The Sikh calendar is called the Nanakshahi Calendar and takes its name from Guru Nanak, who founded Sikhism.
For most of its history Sikhism has used the traditional Vikrami (or Bikrami) calendar, shared by Sikhs and Hindus in North India, to set the date of its festivals. The Nanakshahi Calendar was adopted in 2003 and made life much easier for Sikhs as their holy days no longer move about the calendar from year to year.Gurpurbs (celebrations devoted to particular Gurus) now always happen on the same date, and occur once (and once only) in every year.
The calendar didn’t fix the date of all Sikh festivals. Those Sikh festivals that are celebrated at the same time as similar Hindu religious events, such as Diwali and Hola Mohalla, still have their dates set by the Vikrami calendar.
The Nanakshahi Calendar was developed by a Canadian Sikh, Pal Singh Purewal, a retired computer engineer. He started work on the calendar in the 1960s. Purewal believed that having a unique calendar was vital for the integrity of the Sikh religion.
Pal Singh Purewal
All communities and faiths have their own calendar as a mark of their distinct cultural identity. Just as the Islamic world has the Hijri calendar and Hindus have Vikrami calendar, the Sikhs will have a Nanakshahi calendar along with the common era (CE) calendar which is in use throughout the world.
The implementation of the calendar was approved unanimously by leading Sikh organisations in March 2003.
The first attempt to introduce the Nanakshahi calendar was in 1999 but it was almost immediately banned.
The two institutions that rule Sikhism were on opposite sides. The Shiromani Gurdwara Prabandhak Committee or SGPC (the top Sikh religious institution) implemented the Nanakshahi calendar in December 1999, despite an order from the Akal Takht (the other top religious and legal institution in Sikhism) that the calendar should not be implemented until a general consensus emerged on the issue within the Sikh community.
The SGPC decided that an important festival should be celebrated on January 5, the date given by the new calendar, while the Akal Takht insisted that the it should be on January 14, the date in the traditional calendar.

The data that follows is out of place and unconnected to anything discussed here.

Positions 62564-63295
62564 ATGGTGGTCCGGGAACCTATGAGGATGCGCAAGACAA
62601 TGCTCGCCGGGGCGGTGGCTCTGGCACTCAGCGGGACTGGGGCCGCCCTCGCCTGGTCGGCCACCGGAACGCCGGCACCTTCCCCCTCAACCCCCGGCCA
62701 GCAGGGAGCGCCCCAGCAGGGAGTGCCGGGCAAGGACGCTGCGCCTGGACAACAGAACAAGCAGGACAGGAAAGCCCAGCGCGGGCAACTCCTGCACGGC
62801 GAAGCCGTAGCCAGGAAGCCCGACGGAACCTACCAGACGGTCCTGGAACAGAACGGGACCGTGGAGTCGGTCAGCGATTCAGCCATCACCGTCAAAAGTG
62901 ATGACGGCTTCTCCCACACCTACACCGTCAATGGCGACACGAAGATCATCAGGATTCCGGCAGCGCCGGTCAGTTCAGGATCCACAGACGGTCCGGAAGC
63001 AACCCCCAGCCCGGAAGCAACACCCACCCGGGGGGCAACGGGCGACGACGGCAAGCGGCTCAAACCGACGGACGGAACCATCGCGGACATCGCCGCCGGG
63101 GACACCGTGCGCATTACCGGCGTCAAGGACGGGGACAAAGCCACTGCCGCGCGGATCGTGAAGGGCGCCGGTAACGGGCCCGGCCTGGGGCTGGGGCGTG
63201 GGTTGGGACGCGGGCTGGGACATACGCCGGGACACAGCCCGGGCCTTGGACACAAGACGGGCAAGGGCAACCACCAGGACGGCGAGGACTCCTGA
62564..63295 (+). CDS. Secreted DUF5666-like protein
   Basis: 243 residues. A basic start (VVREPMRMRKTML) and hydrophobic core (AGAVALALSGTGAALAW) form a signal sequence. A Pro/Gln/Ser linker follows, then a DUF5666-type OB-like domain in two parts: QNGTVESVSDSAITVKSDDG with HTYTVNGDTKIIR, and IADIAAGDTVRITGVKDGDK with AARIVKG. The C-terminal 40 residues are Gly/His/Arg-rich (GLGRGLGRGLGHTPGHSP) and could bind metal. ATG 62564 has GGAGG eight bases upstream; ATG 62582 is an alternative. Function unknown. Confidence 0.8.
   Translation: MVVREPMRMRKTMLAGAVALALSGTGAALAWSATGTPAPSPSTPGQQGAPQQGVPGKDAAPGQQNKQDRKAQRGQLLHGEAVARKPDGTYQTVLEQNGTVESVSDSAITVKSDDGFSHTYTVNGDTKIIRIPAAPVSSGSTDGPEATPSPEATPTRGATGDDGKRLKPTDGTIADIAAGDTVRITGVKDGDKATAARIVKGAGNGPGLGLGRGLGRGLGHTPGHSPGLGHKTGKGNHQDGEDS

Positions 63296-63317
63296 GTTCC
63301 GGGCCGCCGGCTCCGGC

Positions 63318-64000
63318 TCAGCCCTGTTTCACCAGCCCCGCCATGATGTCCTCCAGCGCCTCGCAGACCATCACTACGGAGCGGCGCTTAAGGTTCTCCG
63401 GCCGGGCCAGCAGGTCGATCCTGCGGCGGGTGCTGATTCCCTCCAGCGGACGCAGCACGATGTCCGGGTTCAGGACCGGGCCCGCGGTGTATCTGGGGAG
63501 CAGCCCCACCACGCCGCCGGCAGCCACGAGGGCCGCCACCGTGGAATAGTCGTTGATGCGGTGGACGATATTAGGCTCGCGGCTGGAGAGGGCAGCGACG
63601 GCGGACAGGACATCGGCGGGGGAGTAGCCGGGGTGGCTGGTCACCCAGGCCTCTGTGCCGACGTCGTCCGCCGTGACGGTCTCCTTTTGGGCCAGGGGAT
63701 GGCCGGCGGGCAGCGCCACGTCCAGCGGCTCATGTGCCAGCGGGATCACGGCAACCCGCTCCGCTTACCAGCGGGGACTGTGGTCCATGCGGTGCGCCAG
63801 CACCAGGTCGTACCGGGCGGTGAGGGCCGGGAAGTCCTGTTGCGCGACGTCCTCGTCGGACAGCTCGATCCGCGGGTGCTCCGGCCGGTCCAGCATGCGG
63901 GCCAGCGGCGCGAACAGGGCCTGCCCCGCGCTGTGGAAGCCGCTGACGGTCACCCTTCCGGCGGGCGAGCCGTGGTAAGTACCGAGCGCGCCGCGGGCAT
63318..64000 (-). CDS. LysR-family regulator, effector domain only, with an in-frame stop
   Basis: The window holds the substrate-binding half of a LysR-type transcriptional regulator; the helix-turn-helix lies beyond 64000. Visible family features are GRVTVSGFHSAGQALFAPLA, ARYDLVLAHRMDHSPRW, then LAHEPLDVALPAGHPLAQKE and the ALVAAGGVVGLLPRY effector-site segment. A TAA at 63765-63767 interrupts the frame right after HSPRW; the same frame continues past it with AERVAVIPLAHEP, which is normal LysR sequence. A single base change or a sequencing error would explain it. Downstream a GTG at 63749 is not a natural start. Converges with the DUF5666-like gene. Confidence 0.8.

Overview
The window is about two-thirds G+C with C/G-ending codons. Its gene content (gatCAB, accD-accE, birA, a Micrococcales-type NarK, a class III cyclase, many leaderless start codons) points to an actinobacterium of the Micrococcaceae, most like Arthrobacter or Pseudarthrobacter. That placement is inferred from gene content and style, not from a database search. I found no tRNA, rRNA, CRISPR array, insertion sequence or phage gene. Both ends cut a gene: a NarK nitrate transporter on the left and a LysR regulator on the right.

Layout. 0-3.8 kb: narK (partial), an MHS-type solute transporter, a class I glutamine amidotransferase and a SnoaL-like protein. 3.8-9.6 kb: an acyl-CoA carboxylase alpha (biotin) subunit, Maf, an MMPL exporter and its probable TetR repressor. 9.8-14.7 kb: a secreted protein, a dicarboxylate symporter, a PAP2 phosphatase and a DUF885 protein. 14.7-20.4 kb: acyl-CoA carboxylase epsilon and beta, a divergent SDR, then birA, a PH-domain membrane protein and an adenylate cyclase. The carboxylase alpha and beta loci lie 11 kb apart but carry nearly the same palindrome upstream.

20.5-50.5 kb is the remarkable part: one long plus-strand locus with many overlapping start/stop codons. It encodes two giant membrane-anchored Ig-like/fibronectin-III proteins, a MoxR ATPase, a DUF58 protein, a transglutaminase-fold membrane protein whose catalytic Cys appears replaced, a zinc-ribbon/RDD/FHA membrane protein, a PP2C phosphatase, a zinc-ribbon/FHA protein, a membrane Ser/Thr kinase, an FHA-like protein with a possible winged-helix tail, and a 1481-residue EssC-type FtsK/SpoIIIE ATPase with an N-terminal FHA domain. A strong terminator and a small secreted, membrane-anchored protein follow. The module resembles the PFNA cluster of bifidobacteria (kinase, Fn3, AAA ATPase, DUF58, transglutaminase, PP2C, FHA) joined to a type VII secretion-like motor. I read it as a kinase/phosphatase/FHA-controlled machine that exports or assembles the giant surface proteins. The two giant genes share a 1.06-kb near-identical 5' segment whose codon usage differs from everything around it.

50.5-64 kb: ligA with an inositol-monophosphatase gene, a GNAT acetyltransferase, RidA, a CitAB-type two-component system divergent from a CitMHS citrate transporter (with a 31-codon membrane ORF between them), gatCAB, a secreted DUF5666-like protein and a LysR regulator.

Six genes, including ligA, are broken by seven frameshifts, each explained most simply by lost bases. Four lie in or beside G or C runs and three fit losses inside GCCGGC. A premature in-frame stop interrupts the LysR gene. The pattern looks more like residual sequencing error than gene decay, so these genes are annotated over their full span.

The showdown resulted in temporary victory for the Akal Takht. The SGPC backed down, senior SGPC officials suffered various religious punishments, and a top SGPC official was excommunicated.
Ordinary Sikhs were left in utter confusion and for the next few years some followed the lunar calendar (Vikrami or Bikrami) while others used the solar calendar (Nanakshahi).
The arguments about the calendar were concerned not only with its accuracy but also the identity and status of Sikhism and the Sikh community within Hindu-majority India.
Traditional Sikhs opposed the change because it broke with the past, but Sikh radicals supported it because it gave Sikhs their own calendar and emphasised their separate identity from Hindus.
Some people pointed out that most religions base their calendars on the movements of the moon, and not that of the sun, that this was somehow more spiritual, and so a Sikh religious calendar should also follow the moon.
Others argued that the new calendar wasn’t really Sikh at all, but was just a “solarised” version of the Hindu calendar or a version of the Western calendar with added Sikh elements.
Some politicians pointed out that the old Vikrami calendar, and the sharing of some Hindu and Sikh festivals, was one of the few elements of Punjab culture that had survived the growing breakdown between the Sikh and Hindu communities in North India. But other politicians, anxious to establish the separateness of the Sikh community, supported the new calendar as another pillar of Sikh identity.
Moderate Sikhs were anxious about anything that might cause trouble between Sikhs and Hindus in the hothouse atmosphere of Indian communal relations, particularly in the Sikh heartland of the Punjab.
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